Moving to Tampa?

Moving to Tampa? Consider This

Moving to Tampa?  The second-most populated metropolitan area in Florida is a hub of culture, festivals, and good living, capped off with Florida’s fantastic tropic-like weather.  The area’s relationship with the sun and water attracts tourists, businesses, and residents alike.

Regardless of whether you’ve visited before, living in the Tampa Bay area will be different than being an occasional visitor.  Here are several topics to ponder for living in Tampa, and other ideas to consider as you make your move.

How Big is Tampa?

Tampa is the third-largest city in Florida, and the 48th largest in the US, according to Wikipedia.  The 2019 population of Tampa city limits was 400,000, and the immediate area brings that number up to roughly 2.8 million. Including the area surrounding the city, proper makes the Tampa Bay area the second largest metropolitan area in Florida, second only to that of Miami.  What does this mean for you?  The size and population density of the Tampa Bay region is akin to the areas of San Diego, Minneapolis, and Denver.  While not the largest cities in the US, they come with plenty of lifestyle options and fun activities, (along with more traffic congestion and expense), than other smaller cities.

How’s the traffic?

Unfortunately, Tampa is one of the worst cities for traffic in the United States, and in the world.  In 2019, the TomTom Traffic Index listed the city as 27th worst traffic in the US, and 226th in the world. Drivers here spend 24% more time stuck in traffic than drivers in other cities. While this is typical for many vibrant metropolitan areas, depending on your experience you may need to get used to planning your day around congested traffic patterns.  Note that there are many draw bridges, and the bridge traffic can be significant as a result.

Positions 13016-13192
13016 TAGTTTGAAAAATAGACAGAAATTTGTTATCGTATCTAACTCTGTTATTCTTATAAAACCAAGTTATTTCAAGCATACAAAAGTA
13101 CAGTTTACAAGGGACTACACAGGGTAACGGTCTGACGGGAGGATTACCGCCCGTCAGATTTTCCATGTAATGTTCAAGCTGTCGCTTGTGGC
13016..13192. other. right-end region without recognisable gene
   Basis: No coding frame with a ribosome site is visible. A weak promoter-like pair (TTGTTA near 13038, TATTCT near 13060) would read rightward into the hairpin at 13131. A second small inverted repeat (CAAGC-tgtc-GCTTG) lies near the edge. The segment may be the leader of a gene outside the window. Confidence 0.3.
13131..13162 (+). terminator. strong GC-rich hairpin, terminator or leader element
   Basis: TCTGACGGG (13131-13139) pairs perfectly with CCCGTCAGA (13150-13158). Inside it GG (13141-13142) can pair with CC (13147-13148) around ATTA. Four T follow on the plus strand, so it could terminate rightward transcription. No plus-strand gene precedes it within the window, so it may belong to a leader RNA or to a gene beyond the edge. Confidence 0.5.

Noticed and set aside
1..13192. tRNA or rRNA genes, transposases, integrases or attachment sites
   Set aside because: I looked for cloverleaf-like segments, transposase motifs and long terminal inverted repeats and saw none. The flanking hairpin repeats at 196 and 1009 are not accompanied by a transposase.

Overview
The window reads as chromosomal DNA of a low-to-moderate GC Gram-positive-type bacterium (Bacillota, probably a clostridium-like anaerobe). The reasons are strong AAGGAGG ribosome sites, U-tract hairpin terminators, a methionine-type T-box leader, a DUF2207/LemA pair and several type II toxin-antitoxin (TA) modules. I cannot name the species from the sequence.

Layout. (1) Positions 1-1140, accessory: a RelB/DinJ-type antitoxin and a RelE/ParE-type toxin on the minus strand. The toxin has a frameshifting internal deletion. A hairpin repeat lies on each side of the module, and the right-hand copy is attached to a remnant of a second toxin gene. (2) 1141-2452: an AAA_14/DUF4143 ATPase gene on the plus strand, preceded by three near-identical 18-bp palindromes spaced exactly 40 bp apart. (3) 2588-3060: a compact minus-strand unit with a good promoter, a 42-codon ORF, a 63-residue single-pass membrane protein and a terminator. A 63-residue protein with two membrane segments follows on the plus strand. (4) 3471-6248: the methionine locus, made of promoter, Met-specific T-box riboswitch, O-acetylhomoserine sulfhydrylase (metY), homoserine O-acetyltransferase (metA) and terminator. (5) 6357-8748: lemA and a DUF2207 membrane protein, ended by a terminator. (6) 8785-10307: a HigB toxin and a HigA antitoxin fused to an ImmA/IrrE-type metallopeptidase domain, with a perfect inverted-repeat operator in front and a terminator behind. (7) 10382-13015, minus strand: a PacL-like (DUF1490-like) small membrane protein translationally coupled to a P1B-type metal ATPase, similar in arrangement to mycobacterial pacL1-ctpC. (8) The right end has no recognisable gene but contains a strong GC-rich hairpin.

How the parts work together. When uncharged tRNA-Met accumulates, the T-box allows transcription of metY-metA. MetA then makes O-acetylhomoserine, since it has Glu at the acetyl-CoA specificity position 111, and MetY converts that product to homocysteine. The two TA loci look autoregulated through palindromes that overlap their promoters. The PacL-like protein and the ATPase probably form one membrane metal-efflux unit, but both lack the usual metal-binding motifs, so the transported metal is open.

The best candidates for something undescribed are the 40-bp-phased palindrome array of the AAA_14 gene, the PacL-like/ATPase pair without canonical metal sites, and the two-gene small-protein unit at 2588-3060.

Who Lives Here?

Tampa residents, known as Tampenos, Tampans, or Tampanians depending on who you ask, are a diverse community of people.  According to the US Census Bureau and compiled online, between 2011 and 2015, people from Chicago, the New York City area, and Fort Worth, Texas were the main areas of origin for people moving to the Tampa area.  The neighborhoods in which they settle are as diverse as the population.  According to data from the American Community Survey and compiled by the World Population Review, Tampa’s population can be generalized as 45% White (non-Hispanic), 25% Black, 20% Hispanic, Asian 4% and native Hawaiian or those with two or more races making up the remaining percentage.

There is a strong Latin influence; one of the first established neighborhoods was from immigrants from Cuba.  There was also a historical Greek and Italian communities, but as Tampa has grown the city has emerged from any one overarching influence.  Spanish speakers make up 20% of the population. There is a 20% poverty rate in the city proper, placing it in the bottom half of the top 50 of poorest US cities.  Conversely, the neighborhoods just south of Tampa International Airport are very affluent, including Beach Park, Palma Ceia, and Bayshore Beautiful.

What’s the Landscape?

All of Florida is barely above sea level.  This goes for the Tampa Bay area, too.  Specifically, the Tampa Bay area is 48′ above sea level.  The topography has many bridges and causeways over water.  There are not that many hills though runners have found areas near San Antonio, FL (30 minutes north of Tampa) for better elevation changes.

What’s the Cost of Living?

Because of housing and the quantity of gas you’ll be putting in your car upon your move to Tampa, the area’s cost of living is slightly more than the national average.  Like other similarly-sized areas, however, the different localities around Tampa can vary greatly.  Living in Palm Harbor, Indian Shores, or St. Petersburg Beach can be much more expensive compared to Temple Terrace, Brandon, or Riverview.  Many people move to Florida because of the lack of income tax.  The state relies on sales tax to generate state revenue, which is currently 6%.